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Online Savings & Money Market Account Rates 2019

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Money Is On Sale

If you turn on the TV, open the Sunday newspaper, or log on to anything, you’ll see that while the holiday season is about family and friends, it is also about savings money and getting the best deals (when spending money).

What is being overlooked is that you can also get great deals now on savings money.   For the first time in a decade, online banks, brick-and-mortar banks, and credit unions are all competing hard for your cold, hard cash.

Over the last couple of months, we see not just promotional rates but a campaign of attractive incentives competing for your hard-earned deposit dollars.  Ally recently offered depositors bringing new cash a 1% bonus up to $1,000 (that promotion has now ended).

The Federal Reserve will have raised interest rates four times in 2018, and may raise them two or three more times in 2019.    As banks (and credit unions) review their 2019 deposit goals, the “sales” are vigorous and ongoing and likely to continue.

The sales are in savings rates.   You can find them on BestCashCow’s online savings page.    Be sure to check rates at local banks and local credit unions as well.    You’ll find that many smaller and less well-known institutions are also running sales too. 

Sales are also in CD rates (where some 1-year rates are now pushing 3%).  The especially pronounced sales in long-term CD rates, are especially impressive, where many local banks are offering 5-year CD rates that look and feel astronomical compared with what the public has been conditioned to seeing over the last decade.  Be sure also to check BestCashCow’s list of special CDs.   (BestCashCow continues to recommend extreme caution signing up CDs longer than one-year).   

Sales are real today.  The special deals on interest bearing accounts and deposit products can generate 5 times, 10 times, and, in a few cases, 20 times the national average rates.  With rates as amazing as those highlighted on BestCashCow, you need to ask yourself why one would continue to let Chase, Citibank, Wells Fargo, Bank of America and others take your money for nothing now?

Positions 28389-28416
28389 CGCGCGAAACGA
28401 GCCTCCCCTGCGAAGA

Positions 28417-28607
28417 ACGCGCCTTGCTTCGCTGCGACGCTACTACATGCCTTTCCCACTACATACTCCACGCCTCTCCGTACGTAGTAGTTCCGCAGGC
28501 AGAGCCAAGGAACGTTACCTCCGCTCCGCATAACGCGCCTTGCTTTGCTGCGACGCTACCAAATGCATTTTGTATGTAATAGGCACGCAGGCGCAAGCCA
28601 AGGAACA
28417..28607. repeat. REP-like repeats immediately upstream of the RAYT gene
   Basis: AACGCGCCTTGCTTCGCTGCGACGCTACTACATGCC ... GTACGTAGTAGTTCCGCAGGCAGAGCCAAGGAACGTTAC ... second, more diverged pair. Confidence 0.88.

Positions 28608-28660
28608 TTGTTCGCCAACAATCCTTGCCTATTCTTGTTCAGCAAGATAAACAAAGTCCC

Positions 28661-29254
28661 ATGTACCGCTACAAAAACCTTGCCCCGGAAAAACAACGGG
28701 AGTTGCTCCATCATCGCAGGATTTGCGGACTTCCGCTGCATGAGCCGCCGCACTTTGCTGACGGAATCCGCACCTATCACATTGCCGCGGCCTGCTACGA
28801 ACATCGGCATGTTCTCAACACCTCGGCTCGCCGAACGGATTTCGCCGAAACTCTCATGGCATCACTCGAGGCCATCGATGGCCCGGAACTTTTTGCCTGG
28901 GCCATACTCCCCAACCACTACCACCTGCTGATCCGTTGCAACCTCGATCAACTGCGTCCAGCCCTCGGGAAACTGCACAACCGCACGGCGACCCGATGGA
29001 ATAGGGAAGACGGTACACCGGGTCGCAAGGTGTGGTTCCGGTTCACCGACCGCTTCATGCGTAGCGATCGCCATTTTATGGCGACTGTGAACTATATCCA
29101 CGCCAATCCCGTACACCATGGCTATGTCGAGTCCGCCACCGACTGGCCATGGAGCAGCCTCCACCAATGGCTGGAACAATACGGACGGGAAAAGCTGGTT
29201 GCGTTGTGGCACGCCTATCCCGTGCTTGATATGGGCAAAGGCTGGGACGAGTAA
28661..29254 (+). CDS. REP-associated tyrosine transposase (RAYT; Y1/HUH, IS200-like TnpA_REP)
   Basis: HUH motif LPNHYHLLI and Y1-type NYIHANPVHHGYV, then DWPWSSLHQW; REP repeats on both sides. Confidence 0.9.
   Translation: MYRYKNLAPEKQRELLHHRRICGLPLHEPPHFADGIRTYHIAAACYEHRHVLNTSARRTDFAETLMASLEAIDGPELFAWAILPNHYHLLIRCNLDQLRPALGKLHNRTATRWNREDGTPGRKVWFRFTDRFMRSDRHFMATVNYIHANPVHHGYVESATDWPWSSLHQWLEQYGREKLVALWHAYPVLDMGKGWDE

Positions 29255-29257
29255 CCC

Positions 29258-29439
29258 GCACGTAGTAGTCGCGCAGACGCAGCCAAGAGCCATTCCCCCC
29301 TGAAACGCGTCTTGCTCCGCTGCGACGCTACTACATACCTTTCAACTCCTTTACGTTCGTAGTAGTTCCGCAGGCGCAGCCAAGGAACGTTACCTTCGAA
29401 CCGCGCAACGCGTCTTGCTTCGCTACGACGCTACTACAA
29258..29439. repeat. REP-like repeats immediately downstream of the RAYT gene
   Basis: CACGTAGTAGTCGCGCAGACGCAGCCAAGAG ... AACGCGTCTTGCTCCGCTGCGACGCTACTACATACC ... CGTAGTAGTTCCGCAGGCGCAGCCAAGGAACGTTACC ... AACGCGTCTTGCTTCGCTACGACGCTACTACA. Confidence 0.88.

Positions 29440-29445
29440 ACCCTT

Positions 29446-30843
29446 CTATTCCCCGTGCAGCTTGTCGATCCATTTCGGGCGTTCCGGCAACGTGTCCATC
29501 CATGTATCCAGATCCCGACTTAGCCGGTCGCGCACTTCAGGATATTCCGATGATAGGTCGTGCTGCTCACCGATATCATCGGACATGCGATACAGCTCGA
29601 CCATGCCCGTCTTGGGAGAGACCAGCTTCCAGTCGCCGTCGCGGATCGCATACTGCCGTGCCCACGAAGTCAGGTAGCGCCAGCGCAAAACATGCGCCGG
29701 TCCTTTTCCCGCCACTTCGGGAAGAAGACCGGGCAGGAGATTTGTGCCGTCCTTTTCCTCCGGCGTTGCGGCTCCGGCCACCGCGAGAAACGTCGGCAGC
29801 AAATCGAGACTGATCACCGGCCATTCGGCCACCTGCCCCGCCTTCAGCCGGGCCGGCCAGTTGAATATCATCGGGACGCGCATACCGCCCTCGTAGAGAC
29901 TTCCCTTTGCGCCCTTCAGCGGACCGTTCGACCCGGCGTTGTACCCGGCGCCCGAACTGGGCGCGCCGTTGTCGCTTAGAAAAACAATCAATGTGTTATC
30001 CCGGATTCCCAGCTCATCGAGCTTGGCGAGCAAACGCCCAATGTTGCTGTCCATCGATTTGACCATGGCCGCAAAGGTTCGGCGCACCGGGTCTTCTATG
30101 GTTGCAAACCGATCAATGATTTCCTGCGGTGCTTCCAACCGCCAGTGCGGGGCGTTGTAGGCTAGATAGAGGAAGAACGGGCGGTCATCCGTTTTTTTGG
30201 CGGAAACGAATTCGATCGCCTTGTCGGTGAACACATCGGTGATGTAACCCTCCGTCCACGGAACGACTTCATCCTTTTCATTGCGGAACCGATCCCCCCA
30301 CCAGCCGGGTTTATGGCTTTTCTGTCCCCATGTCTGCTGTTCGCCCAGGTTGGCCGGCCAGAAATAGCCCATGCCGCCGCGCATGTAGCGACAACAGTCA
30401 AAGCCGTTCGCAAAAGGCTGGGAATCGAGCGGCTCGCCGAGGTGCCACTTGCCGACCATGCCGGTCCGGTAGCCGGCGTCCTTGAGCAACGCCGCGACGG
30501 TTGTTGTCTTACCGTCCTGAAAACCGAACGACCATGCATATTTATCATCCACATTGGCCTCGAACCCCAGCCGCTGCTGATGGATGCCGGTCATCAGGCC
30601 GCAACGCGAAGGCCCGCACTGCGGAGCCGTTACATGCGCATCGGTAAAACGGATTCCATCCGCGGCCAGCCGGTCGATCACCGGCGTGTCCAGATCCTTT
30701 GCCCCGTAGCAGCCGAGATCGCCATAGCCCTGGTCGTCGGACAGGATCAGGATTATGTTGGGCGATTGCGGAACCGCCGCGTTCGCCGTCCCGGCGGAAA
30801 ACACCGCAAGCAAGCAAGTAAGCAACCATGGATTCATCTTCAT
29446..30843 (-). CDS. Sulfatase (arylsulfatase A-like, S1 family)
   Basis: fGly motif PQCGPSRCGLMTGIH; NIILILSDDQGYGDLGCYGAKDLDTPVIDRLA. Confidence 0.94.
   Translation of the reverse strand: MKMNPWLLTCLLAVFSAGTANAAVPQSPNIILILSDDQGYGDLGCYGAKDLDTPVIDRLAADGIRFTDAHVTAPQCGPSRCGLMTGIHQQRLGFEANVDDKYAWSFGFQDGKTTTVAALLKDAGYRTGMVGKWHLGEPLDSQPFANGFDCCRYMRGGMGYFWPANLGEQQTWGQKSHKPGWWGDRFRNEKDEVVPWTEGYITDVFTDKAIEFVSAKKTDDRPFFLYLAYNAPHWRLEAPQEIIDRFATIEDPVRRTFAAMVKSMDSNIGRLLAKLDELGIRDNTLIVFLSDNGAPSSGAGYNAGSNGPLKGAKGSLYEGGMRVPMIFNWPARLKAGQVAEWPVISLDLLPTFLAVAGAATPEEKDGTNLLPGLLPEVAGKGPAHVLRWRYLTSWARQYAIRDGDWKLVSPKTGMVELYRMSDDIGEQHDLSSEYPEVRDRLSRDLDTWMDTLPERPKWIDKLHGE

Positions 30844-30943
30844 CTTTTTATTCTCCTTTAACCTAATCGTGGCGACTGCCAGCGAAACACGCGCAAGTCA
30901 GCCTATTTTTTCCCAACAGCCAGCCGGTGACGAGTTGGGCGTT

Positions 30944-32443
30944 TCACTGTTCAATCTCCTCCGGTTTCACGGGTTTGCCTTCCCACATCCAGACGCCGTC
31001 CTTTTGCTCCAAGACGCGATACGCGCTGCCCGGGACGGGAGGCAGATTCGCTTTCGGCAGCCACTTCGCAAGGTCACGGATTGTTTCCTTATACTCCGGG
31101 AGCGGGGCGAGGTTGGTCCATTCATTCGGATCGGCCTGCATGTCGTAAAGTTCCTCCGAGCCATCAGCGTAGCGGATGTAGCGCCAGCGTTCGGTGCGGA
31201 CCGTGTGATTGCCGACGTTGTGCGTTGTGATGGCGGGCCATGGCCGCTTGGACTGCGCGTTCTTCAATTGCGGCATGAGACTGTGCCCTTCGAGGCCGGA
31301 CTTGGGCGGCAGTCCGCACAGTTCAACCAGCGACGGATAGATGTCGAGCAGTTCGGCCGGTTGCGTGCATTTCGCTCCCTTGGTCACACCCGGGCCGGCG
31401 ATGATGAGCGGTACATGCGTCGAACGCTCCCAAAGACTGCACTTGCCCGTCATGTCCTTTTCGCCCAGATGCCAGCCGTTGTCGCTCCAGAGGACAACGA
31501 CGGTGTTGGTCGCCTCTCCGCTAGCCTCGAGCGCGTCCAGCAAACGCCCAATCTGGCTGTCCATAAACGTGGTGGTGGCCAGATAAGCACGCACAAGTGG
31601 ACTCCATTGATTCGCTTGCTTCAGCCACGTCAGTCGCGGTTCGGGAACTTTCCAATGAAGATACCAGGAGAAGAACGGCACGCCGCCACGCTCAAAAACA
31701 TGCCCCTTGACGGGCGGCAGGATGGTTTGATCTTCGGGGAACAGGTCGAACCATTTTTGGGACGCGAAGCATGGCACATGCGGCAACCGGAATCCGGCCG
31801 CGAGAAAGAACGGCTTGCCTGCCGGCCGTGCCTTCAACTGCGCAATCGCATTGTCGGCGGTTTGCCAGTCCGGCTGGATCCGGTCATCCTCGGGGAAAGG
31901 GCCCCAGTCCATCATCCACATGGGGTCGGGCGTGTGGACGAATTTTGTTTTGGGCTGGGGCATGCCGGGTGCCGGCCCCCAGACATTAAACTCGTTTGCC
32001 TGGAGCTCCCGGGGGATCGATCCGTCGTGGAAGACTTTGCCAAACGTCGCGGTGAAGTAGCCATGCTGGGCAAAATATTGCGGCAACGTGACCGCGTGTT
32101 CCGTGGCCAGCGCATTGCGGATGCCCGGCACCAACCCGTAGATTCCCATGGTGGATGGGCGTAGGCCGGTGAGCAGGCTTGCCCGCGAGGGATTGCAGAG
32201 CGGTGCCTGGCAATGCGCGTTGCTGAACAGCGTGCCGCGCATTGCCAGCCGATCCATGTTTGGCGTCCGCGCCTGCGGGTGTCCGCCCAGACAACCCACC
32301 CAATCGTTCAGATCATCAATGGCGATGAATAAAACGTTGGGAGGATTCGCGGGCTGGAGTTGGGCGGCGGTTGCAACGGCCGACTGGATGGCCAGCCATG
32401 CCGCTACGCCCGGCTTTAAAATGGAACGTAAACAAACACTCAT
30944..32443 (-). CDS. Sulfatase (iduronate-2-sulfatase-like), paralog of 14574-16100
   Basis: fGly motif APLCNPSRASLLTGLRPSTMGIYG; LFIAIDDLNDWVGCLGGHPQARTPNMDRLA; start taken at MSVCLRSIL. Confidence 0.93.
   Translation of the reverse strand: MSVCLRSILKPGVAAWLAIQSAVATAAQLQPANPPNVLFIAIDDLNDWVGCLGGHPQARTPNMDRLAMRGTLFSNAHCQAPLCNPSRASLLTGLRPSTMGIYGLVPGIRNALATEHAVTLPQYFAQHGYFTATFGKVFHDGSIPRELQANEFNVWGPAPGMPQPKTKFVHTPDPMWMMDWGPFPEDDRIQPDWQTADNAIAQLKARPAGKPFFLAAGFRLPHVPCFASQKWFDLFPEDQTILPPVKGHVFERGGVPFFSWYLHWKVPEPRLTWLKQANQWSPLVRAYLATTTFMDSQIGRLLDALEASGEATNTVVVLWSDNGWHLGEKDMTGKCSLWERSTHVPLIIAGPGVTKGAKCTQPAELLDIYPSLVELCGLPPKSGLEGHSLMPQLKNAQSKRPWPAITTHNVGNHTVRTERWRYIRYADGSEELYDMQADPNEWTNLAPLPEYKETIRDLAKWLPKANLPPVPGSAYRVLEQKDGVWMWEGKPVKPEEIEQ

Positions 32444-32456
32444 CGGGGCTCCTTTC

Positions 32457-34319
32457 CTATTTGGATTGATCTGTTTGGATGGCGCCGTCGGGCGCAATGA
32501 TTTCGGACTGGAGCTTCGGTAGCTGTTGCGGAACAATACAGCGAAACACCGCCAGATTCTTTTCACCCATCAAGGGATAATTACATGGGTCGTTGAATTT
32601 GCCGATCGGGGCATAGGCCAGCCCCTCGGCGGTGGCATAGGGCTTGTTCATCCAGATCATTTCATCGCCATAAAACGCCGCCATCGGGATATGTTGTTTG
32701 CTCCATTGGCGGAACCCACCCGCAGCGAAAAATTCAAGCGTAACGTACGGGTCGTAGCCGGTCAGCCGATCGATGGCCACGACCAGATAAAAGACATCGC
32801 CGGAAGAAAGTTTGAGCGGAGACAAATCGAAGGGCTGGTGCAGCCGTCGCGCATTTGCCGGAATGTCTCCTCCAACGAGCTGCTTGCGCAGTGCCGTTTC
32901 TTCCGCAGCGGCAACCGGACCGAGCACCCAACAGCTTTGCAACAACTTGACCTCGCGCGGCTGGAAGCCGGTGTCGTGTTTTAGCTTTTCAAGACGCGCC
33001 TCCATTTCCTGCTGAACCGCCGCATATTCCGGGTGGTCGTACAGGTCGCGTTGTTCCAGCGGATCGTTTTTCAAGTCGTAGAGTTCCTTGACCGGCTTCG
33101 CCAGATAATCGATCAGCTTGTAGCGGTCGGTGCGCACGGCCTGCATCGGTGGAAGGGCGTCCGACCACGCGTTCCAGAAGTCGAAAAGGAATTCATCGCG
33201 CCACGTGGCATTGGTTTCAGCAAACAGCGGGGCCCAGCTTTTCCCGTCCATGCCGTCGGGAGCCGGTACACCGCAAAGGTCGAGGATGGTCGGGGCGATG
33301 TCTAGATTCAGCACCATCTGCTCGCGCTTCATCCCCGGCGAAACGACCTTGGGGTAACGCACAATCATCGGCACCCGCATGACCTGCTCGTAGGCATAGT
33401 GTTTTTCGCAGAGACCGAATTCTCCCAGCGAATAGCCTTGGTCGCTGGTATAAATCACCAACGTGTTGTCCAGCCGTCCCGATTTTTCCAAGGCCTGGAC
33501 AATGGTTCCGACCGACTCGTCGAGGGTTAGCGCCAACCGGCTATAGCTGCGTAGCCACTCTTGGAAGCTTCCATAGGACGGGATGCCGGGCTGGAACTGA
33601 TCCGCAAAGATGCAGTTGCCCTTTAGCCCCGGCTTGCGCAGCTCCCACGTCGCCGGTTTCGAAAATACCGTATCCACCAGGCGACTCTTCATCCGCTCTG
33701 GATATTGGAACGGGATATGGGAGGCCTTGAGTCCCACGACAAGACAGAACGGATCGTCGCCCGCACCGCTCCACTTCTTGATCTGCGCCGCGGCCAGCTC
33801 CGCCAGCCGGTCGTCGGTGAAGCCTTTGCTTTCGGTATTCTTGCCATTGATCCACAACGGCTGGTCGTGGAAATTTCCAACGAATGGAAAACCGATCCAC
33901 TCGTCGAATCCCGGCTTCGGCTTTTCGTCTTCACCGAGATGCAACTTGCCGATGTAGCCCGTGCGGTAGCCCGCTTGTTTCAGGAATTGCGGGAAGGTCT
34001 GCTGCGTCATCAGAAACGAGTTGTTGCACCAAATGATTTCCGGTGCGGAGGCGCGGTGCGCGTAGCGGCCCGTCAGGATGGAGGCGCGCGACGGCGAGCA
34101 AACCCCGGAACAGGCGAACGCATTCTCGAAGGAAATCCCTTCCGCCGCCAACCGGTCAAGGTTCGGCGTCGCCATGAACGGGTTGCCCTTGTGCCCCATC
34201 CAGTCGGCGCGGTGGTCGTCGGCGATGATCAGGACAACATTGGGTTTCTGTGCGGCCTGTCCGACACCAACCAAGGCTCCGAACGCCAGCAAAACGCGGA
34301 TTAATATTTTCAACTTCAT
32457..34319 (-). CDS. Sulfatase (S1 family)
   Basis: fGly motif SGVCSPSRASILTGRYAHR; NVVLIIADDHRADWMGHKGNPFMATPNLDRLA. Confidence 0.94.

Federal Reserve Chairman Jerome Powell Bows to President Trump, Setting Dangerous Precedent

Jerome Powell in his speech this morning at the Economic Club of New York stated that the Federal Reserve is “just below” its neutral rate.

The Federal Reserve is poised to raise the Fed Funds rate by 25 basis points to 2.25% to 2.50% in December.   The Fed had previously indicated that it would bring the rate above 3% in 2019, meaning that there would be another 25 point move in March, one in June, and at least one more in the second half of the year, perhaps two.

By so publicly moving away from the 3% neutral rate, Chair Powell has bowed to pressure from a President, adjusting his policy to accommodate a man who is browbeating him on Twitter, expressing his regret at having chosen him for the position, and publicly musing about firing him.

I suggested earlier that Trump could successfully and legally fire Powell.  At the bare minimum, what Powell made clear today is that he likes his job and doesn’t want to be fired.

However, Powell also crossed a line and created a dangerous precedent.   A strong Federal Reserve is data dependent and takes action to protect the economy, not to protect a President, a dictator, or his family’s real estate empire.